When in one pass of the loop it is detected that the button is not pressed, the state variable is reset. See my code example.

    Note that you have made no provisions for debouncing the pushbutton. So you may occasionally see the count increment by more than one. If you're lucki the rest of the loop takes so long that debouncing is not necessary.
    [edit]: I didn't see the 100ms delay loop immediately. This will suffice to suppress any bouncing. Sorry

    Code:
    #define F_CPU 8000000UL
    
    #include <avr/io.h>
    #include <util/delay.h>
    #include <stdlib.h>
    #include <stdio.h>
    /* #include "lcd.h" */
    
    
    int main (void)
    {
    int button_state;
    button_state = 0;	/* set button state to not pressed */ 
    
    hw_lcd_init();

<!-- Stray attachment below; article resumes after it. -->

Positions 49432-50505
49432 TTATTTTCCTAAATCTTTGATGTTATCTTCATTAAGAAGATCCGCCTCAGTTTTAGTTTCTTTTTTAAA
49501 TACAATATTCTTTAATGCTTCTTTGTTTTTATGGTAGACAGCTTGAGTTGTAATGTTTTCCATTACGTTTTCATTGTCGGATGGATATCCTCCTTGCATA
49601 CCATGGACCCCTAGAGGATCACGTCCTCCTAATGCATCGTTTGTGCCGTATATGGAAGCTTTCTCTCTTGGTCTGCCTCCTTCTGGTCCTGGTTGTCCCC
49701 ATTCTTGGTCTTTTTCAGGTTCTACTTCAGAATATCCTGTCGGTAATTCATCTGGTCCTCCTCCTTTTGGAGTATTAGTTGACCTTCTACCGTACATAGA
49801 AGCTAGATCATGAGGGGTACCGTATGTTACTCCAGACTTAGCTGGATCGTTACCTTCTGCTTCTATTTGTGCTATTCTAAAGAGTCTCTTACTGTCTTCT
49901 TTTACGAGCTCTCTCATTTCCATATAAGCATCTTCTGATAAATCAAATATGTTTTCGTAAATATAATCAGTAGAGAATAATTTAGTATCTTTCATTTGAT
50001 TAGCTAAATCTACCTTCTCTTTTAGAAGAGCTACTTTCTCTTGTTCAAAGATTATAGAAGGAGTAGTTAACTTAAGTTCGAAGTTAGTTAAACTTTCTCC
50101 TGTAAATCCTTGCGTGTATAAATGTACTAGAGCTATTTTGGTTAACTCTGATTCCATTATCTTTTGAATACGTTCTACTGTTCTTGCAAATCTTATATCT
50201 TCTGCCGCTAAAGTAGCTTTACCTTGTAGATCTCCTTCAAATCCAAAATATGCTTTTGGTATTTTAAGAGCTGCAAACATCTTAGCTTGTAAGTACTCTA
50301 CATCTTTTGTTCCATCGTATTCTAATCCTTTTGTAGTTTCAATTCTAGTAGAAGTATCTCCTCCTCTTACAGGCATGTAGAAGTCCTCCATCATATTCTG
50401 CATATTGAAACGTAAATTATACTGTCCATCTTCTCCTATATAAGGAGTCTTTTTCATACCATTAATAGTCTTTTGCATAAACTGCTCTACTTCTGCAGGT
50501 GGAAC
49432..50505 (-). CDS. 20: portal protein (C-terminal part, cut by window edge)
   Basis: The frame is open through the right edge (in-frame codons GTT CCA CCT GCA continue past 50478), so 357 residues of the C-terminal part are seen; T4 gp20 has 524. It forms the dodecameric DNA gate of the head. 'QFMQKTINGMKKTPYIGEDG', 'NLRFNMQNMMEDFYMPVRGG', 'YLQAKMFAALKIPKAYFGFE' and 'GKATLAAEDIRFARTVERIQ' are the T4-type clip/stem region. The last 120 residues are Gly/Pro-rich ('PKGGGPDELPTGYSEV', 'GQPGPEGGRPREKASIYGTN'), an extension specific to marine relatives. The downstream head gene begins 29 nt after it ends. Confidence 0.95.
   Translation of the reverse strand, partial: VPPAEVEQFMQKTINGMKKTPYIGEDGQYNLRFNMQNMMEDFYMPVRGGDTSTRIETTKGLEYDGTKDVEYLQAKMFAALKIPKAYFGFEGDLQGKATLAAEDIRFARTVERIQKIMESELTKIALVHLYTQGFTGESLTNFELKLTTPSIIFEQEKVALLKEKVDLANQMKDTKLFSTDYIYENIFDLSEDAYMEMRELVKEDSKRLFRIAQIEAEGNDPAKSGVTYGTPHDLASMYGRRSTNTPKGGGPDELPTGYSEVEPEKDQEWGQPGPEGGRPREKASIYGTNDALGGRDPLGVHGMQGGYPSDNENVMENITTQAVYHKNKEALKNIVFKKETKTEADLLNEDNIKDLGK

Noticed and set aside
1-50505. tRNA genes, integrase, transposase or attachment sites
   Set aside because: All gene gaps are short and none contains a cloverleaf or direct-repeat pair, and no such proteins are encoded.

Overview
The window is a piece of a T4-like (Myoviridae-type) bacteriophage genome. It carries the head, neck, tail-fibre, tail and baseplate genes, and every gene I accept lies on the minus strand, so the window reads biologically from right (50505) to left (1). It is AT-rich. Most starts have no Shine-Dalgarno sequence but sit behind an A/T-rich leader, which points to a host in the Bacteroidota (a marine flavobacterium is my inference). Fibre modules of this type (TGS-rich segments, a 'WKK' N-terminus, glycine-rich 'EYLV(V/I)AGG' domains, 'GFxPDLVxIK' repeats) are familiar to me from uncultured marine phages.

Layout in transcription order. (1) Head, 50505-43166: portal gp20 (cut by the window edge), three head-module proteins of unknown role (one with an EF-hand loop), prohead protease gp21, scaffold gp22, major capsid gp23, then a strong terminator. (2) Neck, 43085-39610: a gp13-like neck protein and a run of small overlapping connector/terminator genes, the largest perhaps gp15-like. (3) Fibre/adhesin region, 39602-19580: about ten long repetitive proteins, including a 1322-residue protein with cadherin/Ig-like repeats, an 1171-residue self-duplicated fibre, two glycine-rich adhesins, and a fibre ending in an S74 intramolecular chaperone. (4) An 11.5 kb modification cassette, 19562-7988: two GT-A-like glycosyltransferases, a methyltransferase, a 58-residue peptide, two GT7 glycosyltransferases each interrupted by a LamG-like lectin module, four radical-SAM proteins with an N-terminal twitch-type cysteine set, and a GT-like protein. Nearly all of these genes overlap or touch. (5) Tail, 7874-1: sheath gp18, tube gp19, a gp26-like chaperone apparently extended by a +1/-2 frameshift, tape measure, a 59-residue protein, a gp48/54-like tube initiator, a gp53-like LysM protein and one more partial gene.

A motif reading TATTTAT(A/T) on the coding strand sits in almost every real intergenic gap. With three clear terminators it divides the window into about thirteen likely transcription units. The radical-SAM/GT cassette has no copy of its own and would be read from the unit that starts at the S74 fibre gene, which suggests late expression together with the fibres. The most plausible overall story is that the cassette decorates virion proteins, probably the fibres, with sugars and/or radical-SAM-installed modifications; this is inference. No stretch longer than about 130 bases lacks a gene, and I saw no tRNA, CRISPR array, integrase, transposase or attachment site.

DDRB &= ~(1 << PINB0); 
    PORTB |= (1 << PINB0); 
    //int PRESSED = 0;
    int COUNT = 0;
    char buffer [16];
    lcd_clrscr();
    while(1) {
    sprintf(buffer,"%d",COUNT); 
    lcd_puts_wrap(buffer);
    
    if ((PINB & (1<<PINB0))){
    //BUTTON IS NOT PUSH 
       button_state = 0;   /* set button state to not pressed */ 
    }else{
    	if (button_state == 0) { /* button not yet pressed */
    //BUTTON IS PUSHED
    		button_state = 1;   /* set button state to pressed */
    		COUNT=COUNT+1;
    	}
    }
    _delay_ms(100);
    } 
    return 0;
    }
     
  3. CocaCola

    CocaCola

    3,635
    4
    Apr 7, 2012
    You can also insert a conditional WHILE LOOP after the COUNT=COUNT+1 put the program in a "WHILE Pressed" loop waiting until the button is released before it continues...
     
  4. Harald Kapp

    Harald Kapp Moderator Moderator

    9,129
    1,842
    Nov 17, 2011
    The advantage of CocaCola's approach is that you do not need a state variable. Useful if you run out of memory.